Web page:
My review of “Winter Hill” by Timberlake Wertenbaker at Bolton Octagon

Winter Hill, towering over Bolton, is an iconic landmark to people in the northwest: one that in 1896   pushed  thousands of activists to march to it to demand the right to roam. In a new play called Winter Hill, playwright Timberlake Wertenbaker, uses the landmark to explore modern day themes about women’s political activity and to what ends should people go to to  defend their community.

1896 mass roam

In 2017 the numbers of older women involved in politics is notable. The play touches on an important theme: how do you feel if you have been politically active over many decades but now feel, in the face of rampant capitalism – in this case the selling off of land on Winter Hill for a luxury hotel that will be the preserve of the rich -a sense of hopelessness about how you can  ever change anything.

As five women of a book club descend on Winter Hill,  two of them decide that change is only going to come if they threaten violent actions. Dolly, played superbly by Denise Black, outlines the arguments for abandoning their lifelong belief in non-violent direct action, while  Vivien, a refugee from a war zone  played by  Souad Faress,  has the technology at her fingertips, although she does not get to say much. The other women are not so sure and Beth, played with passion  by Louise Jameson, challenges Dolly,  throwing back at her their lifelong adherence to democracy and their sense of loyalty to each other.

denise black

Denise Black

For Irene, played by Cathy Tyson, it is her commitment to 30 years of being a councillor and making small improvements that is most important, even though she recognises that the Council has been deceived by the  international property developers over the new hotel.

cathy tyson

Cathy Tyson

At the heart of the play is a big gap: we know what the women are against including everything from nuclear weapons to the closure of local services,  but what is not made clear is any idea of what the women are for. Maybe it is a dilemma faced by many women and men today. People are looking for hope for the future; this can be seen in the flashmob nature of people turning out at women’s marches and rallies for Jeremy Corbyn. But beyond a reflex about not wanting what we are being offered by the powerful,  there is little real debate about how we are going to  achieve real change . And whilst these issues are touched on in the play, none of the women seem desperate enough or unhappy enough to threaten to use a bomb to blow up a symbol of everything they oppose.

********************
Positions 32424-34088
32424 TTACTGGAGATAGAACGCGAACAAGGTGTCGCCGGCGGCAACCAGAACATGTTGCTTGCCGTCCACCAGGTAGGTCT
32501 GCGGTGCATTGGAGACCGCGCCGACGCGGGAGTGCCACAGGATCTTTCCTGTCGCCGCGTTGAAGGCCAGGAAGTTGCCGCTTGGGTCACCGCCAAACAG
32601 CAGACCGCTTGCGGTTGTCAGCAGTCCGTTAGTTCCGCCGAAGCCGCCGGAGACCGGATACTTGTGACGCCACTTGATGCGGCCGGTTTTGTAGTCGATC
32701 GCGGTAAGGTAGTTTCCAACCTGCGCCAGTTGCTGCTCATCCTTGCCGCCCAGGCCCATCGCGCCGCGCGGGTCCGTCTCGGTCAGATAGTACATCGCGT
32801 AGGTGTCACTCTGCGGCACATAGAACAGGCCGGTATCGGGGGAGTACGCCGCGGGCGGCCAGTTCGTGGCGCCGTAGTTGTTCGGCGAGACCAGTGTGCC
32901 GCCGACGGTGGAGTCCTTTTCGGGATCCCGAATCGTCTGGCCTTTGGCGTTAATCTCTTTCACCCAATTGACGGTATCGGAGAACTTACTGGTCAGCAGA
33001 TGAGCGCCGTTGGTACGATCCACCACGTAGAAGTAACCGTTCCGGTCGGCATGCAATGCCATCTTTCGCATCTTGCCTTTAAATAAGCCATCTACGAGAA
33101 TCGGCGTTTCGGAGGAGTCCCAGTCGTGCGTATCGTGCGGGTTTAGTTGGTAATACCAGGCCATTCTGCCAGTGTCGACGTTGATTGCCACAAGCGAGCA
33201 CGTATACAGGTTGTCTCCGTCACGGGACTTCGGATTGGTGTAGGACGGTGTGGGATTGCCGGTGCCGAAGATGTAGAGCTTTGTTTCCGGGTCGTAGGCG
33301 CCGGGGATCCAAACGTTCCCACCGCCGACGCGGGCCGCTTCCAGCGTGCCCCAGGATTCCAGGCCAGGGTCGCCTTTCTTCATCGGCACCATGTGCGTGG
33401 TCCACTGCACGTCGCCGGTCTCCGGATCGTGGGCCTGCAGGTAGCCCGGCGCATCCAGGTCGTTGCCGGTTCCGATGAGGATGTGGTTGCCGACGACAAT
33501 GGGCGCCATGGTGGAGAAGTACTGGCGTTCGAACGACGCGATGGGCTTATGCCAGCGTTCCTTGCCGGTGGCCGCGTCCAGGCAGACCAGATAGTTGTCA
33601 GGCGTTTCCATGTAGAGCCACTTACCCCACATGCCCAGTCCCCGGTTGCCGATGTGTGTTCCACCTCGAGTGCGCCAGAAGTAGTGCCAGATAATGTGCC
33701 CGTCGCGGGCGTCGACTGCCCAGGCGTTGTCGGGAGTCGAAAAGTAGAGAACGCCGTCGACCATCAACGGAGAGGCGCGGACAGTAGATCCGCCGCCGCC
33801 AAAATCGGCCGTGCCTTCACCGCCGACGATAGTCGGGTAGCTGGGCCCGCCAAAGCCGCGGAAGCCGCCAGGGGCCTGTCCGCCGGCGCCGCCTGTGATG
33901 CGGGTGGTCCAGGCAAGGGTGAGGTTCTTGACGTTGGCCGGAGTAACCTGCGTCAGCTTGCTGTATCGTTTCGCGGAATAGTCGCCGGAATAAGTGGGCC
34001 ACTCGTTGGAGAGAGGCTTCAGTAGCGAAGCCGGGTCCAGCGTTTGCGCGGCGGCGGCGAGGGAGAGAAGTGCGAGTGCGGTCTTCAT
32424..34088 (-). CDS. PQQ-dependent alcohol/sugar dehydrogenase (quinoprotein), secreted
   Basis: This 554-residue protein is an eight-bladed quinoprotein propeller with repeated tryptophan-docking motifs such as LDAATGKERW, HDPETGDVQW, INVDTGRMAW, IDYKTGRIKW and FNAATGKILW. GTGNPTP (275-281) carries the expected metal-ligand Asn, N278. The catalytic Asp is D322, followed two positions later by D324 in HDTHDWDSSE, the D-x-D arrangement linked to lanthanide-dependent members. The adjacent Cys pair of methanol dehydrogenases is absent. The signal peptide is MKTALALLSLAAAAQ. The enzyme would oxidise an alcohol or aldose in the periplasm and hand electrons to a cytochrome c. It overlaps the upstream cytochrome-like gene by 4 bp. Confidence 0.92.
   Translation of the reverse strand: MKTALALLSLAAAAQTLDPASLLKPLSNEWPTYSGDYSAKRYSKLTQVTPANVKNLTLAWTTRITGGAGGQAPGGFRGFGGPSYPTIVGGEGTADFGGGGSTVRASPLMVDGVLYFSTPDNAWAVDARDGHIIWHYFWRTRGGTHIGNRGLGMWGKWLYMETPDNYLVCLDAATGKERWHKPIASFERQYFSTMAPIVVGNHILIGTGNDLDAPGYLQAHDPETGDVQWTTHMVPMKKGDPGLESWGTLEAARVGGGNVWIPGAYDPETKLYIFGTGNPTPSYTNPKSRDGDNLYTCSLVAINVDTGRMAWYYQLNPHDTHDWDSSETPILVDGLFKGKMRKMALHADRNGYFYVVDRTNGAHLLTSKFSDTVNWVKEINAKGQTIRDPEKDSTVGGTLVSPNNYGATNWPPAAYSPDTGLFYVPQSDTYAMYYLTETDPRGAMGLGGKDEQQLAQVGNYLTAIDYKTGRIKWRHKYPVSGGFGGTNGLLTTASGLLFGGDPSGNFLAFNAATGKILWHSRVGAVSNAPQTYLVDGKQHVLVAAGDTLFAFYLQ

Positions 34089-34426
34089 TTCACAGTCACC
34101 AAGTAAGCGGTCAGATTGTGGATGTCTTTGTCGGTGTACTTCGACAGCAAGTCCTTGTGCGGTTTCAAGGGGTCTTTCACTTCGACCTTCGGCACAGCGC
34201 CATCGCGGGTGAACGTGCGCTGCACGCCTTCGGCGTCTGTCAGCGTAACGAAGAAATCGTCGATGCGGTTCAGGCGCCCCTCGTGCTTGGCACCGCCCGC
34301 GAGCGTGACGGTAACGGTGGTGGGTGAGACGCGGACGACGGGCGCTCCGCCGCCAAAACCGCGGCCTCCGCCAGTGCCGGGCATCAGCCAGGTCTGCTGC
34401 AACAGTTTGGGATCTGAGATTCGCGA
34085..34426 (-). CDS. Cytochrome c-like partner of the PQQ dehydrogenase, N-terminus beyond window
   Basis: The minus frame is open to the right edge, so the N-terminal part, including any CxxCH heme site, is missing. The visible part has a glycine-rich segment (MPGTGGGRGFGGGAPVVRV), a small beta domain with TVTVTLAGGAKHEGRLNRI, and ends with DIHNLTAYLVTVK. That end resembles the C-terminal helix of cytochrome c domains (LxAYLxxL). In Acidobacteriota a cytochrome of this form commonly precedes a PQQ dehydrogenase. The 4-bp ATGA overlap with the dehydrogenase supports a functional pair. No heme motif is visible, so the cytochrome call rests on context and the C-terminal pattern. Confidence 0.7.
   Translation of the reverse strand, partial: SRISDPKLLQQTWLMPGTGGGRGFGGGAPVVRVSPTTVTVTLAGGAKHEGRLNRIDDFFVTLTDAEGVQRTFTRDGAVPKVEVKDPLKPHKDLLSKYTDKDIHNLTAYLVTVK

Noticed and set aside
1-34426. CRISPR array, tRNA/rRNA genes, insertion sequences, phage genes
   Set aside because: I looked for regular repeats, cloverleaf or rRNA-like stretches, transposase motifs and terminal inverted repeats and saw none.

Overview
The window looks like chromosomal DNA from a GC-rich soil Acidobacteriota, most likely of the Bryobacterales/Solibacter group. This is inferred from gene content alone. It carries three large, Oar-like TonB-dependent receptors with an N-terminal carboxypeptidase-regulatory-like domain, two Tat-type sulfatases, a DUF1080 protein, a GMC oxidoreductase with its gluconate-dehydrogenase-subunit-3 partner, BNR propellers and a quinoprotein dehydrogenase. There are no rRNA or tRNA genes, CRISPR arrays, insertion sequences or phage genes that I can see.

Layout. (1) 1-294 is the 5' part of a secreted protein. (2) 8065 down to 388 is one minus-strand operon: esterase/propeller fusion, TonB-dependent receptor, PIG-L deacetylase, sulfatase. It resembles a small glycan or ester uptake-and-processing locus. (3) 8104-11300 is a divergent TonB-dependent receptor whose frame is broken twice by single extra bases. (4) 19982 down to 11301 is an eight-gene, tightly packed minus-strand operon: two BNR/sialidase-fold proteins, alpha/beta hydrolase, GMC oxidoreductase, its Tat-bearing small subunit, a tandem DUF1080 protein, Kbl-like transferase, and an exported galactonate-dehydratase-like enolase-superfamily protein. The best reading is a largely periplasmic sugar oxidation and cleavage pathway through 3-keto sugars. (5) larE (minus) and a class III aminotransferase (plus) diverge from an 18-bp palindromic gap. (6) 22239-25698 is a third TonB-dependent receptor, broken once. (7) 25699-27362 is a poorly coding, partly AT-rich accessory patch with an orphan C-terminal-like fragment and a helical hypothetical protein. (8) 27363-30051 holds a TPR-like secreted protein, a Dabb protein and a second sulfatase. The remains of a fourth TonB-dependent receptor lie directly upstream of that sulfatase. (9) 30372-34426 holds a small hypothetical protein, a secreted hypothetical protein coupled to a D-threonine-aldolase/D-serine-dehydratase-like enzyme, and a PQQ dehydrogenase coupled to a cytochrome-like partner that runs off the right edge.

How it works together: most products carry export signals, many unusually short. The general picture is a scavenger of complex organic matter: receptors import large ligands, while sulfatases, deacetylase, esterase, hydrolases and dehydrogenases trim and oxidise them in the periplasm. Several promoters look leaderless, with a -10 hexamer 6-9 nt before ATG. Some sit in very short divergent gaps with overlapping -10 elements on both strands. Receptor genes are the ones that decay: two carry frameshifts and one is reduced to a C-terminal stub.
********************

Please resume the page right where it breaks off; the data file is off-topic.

winter hill 4

Winter Hill  puts at the heart of current  political debate the views of women and their choices and, combined with a clever script and some brilliant acting,  makes this an engaging and prescient play.

Book to see Winter Hill at Bolton Octagon until 3 June see

Read more about women activists in Northern ReSisters Conversations with Radical Women see

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About lipstick socialist

I am an activist and writer. My interests include women, class, culture and history. From an Irish in Britain background I am a republican and socialist. All my life I have been involved in community and trade union politics and I believe it is only through grass roots politics that we will get a better society. This is reflected in my writing, in my book Northern ReSisters Conversations with Radical Women and my involvement in the Mary Quaile Club. I am a member of the Manchester and Salford National Union of Journalists.If you want to contact me please use my gmail which is lipsticksocialist636
This entry was posted in anti-cuts, drama, feminism, labour history, NHS, Northern ReSisters Conversations with Radical Women, political women, Socialist Feminism, Uncategorized, women, working class history and tagged , , , . Bookmark the permalink.

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